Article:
Surname Willibald - Meaning and Origin
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Willibald: What does the surname Willibald mean?
The last name Willibald is a German surname derived from the Old High German elements 'willi', meaning “will,protection,desire” and 'balder', meaning “bold, brave”, hence the name Willibald symbolically translates to “bold defenderof the will”.
The Willibald surname is thought to have originated in Bavaria, Germany some time in the Middle Ages, where it became an established name and was used to mark the descendants of the original Willibald (or Willi-Balder). The Willibald family were well-regarded figures in Bavarian society and went on to spread across the continent, with those bearing the surname forming distinct family branches in countries such as England, France and the Netherlands.
The Willibald surname was bestowed upon people who were seen as proud, brave and strong-willed defenders, with descendents of the original family having gone on to become distinguished figures throughout history. This includes the Prussian War Minister of the 1800s, Karl Wilhelm Graf von Willibald, whose decendants still hold the Willibald surname and have made a substantial contribution to the modern German nation.
In summary, the Willibald last name is a German surname of medieval origin, meaning 'bold defender of the will'. Those bearing the surname are descended from a notable family line in Bavarian and European society, descendants of which include prominent figures who have gone on to contribute to world history.Order DNA origin analysis
Willibald: Where does the name Willibald come from?
The last name Willibald is most commonly found in Austria. It is derived from the Old High German phrase “wilil” meaning desire, and “wald” meaning rule. This indicates a person with a strong sense of command or authority.
The earliest records of the name Willibald date back to the 16th century in Austria, where it is still common today. It is most prevalent in the German-speaking countries of Austria, Germany, Switzerland, and Liechtenstein, although there are some scattered cases throughout Europe. It is also found in small numbers in North and South America, where descendants of Austrian or German immigrants brought the name with them.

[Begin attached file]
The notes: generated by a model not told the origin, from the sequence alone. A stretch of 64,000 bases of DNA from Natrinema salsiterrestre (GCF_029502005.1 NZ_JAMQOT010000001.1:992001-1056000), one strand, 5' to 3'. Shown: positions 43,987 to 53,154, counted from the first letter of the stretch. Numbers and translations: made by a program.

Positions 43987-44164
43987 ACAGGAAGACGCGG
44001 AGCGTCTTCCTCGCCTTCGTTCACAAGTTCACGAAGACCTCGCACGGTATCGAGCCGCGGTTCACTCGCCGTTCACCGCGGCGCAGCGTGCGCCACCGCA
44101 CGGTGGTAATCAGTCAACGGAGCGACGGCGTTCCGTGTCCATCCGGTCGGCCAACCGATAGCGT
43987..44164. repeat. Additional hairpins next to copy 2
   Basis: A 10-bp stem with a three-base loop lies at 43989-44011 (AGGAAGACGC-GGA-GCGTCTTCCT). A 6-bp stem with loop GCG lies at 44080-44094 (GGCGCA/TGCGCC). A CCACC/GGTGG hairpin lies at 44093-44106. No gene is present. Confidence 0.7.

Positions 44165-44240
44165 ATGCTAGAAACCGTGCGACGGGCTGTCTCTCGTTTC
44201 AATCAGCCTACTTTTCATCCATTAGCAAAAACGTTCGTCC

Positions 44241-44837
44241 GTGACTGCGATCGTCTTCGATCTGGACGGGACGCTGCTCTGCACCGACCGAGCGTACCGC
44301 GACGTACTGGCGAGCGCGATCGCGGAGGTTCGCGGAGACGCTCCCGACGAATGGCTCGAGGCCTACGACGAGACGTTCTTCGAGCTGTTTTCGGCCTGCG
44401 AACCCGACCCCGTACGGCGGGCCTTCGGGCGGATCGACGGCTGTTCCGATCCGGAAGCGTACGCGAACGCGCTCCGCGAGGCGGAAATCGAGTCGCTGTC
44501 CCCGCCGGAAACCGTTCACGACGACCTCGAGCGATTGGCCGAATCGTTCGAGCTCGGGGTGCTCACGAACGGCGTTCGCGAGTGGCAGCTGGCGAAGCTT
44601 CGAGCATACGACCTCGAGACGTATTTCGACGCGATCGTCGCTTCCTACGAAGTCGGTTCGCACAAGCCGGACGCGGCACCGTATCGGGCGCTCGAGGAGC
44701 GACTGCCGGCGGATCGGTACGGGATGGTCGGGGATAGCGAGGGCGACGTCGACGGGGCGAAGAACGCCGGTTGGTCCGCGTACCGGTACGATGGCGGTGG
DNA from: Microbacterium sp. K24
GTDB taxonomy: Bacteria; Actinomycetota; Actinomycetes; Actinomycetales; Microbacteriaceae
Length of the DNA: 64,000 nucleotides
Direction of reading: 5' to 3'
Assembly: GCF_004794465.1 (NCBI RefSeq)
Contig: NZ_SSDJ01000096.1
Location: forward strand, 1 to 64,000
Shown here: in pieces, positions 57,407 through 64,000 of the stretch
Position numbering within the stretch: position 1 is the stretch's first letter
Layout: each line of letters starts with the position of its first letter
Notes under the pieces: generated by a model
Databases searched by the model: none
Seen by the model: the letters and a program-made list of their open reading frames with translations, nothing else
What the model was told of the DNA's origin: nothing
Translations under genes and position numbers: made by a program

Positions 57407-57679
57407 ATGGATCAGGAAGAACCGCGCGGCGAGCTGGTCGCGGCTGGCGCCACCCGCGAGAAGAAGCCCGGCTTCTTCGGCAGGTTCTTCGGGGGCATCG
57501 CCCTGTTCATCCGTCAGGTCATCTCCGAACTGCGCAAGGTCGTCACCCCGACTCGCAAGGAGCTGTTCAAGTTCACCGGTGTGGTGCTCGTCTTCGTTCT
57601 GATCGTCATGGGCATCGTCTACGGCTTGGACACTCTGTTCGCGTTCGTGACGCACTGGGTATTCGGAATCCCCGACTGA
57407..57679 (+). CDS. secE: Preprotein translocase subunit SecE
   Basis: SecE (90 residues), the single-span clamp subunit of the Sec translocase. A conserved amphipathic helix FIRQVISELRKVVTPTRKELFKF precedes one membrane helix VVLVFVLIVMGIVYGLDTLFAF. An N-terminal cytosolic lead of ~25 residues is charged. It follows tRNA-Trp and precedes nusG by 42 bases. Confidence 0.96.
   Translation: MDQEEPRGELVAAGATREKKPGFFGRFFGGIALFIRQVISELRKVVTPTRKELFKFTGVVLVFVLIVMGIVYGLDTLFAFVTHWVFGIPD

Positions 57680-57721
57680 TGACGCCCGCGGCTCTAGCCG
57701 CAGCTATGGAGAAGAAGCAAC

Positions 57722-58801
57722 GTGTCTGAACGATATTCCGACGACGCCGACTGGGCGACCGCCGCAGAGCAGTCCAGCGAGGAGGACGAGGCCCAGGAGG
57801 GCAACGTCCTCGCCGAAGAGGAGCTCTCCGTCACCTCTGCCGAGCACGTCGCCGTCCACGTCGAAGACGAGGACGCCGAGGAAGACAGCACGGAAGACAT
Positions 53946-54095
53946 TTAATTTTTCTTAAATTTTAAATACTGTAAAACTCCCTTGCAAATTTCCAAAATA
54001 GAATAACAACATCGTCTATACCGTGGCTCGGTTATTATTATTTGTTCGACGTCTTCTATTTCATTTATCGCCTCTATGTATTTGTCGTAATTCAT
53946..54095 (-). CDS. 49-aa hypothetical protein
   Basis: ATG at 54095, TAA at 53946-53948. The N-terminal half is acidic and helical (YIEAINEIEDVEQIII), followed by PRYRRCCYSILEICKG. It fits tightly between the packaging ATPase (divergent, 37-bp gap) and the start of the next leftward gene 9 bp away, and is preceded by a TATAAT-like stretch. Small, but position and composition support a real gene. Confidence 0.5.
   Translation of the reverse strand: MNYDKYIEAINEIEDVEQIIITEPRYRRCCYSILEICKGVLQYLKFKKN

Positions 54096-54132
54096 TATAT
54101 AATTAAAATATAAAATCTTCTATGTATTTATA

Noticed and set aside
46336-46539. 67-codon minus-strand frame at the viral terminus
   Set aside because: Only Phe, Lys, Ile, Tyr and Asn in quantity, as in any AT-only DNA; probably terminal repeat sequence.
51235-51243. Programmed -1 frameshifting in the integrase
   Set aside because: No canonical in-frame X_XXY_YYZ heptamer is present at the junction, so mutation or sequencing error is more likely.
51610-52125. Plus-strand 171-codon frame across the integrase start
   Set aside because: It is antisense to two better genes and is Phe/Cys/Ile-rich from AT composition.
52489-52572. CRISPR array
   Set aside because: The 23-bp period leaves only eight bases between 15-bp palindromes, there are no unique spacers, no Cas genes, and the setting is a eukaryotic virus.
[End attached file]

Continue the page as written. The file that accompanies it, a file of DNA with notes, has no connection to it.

The surname Willibald is found most commonly among Catholic populations, as it carries religious connotations. It is associated with Saint Willibald, an 8th-century English scholar and missionary, and is sometimes also seen as a first name in honor of that saint.
Willibald is a fairly strong name, as far as surnames go, and it has been around for centuries. Though not particularly widespread, it is slowly becoming more well-known, particularly in the German-speaking world.
Variations of the surname Willibald
Willibald is a surname of German origin. It is derived from the given name Willibald, which is composed of the Germanic elements 'wil' and 'bold', meaning "resolute". The original form of the name was Willihald, which was eventually Germanized as Willibald.
Variants of Willibald include Willihald, Wilbald, Willbald, Wilbold, Willbold, Williheld, Wiliheld, Willihelt, Willebold, and Willebalt. In addition, some variants feature '-burg' instead of '-bald', such as Willihaldburg, Wilbulbourg, Wilbaldebourg, and Wilboldeburg.
Spellings of Willibald include Willibald, Willihald, Wilbald, Willbald, Wilbold, Willbold, Willebold and Willebalt.
Surnames derived from Willibald are Willibaldi, Willibaldo, Willibaldin, Willibaldi, Wilboldi, Wilboldini, Wilbaldi, Willihaldini.
Overall, there are numerous variants, spellings, and surnames derived from the German name Willibald, varying by region and language. Despite the different spellings and 19th century spelling changes, its origin remains the same.
Famous people with the name Willibald
- Rudi Willibald: Former international footballer from East Germany.
- Josef Willibald Grundig: German engineer and business executive who helped modernize radio and television broadcasting in Europe.
- Hermann von Willibald: Pre-eminent German fencing master in the 16th century.
- Joseph Willibald Von Alemann: Imperialcipline Advocate General and Private Law Council of the German Imperial Era.
- Peter Willibald Röhr: German mathematician and astronomer who specialized in the study of orbital mechanisms of comets and planets.
- Franz Willibald: Late 18th century German theologian and professor of moral science.
- Luise E. Willibald: 19th century German dramatist and author.
- Christian Willibald Bichalmaier: 19th century German psalmist.
- Dagmar Willibald: German rower who won a silver medal for her country at the 1996 Summer Olympics.
- Willi Willibald: German lyricist and songwriter.